A school is a fantastic place for young minds to learn and grow. But it’s not all fun and games. When a child encounters the school environment for the first time — or even when they resume lessons after a summer break — they expose themselves to a barrage of habits.
These habits, good or bad, are out of your control. And although you might have shielded them from cultivating these habits at home, school is another place where they can encounter them. There’s nothing you can do to change that environment.
And children naturally absorb a lot of the behavior they see around them.
So, what can you do to deal with the bad habits your children develop? Try these tips:
- Be patient. This tip might come as a surprise to many parents but taking immediate action can sometimes do more harm than good.
– Accept that all children develop bad habits early in life, so try not to make a big deal out of it initially. Try to create a relaxed environment.
– Most times, your child will outgrow bad habits independently, without your help. So, do something by doing nothing.
- Try to understand your child. After a while, when waiting it out doesn’t work, you can try exploring the reasons behind the behavior. Children are innocent and like to explore the world around them.
– Some habits in children can stem from a stressful school environment, while for others, a chaotic family can cause bad behavior. Getting to the root of your child’s issue will help you understand these habits.
– For example, a child doesn’t develop a nose-picking habit only to annoy you. They pick their nose because of the nagging irritation of the crust in their nose.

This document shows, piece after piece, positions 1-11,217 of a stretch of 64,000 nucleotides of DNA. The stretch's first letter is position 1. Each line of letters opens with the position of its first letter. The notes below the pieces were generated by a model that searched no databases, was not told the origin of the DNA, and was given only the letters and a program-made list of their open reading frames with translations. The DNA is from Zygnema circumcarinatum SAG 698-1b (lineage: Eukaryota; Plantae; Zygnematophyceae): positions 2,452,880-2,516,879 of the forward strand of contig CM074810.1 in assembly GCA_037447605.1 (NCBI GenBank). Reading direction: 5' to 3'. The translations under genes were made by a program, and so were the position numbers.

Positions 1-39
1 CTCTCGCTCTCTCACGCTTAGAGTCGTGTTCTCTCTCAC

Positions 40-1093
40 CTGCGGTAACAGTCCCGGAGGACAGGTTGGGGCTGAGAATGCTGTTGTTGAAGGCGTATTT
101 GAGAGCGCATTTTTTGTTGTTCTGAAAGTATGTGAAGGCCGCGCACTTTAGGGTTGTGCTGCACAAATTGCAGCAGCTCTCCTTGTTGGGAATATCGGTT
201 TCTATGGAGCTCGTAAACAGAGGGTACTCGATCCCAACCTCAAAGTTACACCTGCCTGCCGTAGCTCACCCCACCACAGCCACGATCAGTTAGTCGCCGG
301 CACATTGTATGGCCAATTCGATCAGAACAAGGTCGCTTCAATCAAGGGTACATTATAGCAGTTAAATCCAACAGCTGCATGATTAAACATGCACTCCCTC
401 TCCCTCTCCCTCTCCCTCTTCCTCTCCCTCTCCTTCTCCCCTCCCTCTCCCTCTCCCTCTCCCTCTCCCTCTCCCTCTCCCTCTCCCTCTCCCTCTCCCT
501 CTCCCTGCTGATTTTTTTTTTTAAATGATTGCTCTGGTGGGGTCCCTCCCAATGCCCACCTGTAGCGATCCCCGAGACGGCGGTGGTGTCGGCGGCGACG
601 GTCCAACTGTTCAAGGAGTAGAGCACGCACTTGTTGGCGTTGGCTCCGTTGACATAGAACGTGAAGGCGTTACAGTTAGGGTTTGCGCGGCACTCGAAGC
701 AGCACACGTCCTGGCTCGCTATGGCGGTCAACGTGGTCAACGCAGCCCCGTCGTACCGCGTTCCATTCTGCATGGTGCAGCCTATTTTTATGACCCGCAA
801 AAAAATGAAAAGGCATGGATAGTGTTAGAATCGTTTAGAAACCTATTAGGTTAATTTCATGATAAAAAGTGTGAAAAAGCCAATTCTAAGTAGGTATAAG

– Once you know the root of the bad habit, you can start making positive changes to help your child break their bad behavior and stop picking their nose.
- Avoid giving attention to the negative behavior. Children are attention-seeking creatures. Sometimes, a child picks up a habit to get your attention, not because it’s an actual habit.
– If you find that this is the root of their practice, the best option is to ignore it at the outset. Any attention you give will only encourage them to continue doing it.
- While you’re being patient, watch them, and work it out as a team. You can work with your child to curb any bad habits. That may be one of the most effective ways to deal with them.
– Nagging and applying pressure increases the negative pattern because children don’t even realize what they’re doing is wrong. So, try to understand them.
– If you can think of a problem with their behavior, you can work with your child to come up with a plan to change it. Talk to your child about the problem and the difficulties you have with it and work with them to develop a new way to handle the situation.
- Replace bad habits by engaging in other activities. For example, if your child picks their nose because they get bored, try to engage them in other activities that interest them.
– Go to the zoo, have a picnic in the park, or go to the movies. There are plenty of things you can encourage them to do besides picking their nose. So, distract them.
– Like any bad habits and addictions, replacing bad habits with healthy and productive behaviors will help your child get their needs met healthily.
It’s scary to think about the bad habits your child will develop. But as a parent, you have to accept it as a part of your child’s life.
Not every bad habit is something you can change quickly, but you can work with them to make it less frequent. If there are behaviors that you have a hard time dealing with, talk about them with your child and work on a plan for changing them together. You and your child will both benefit.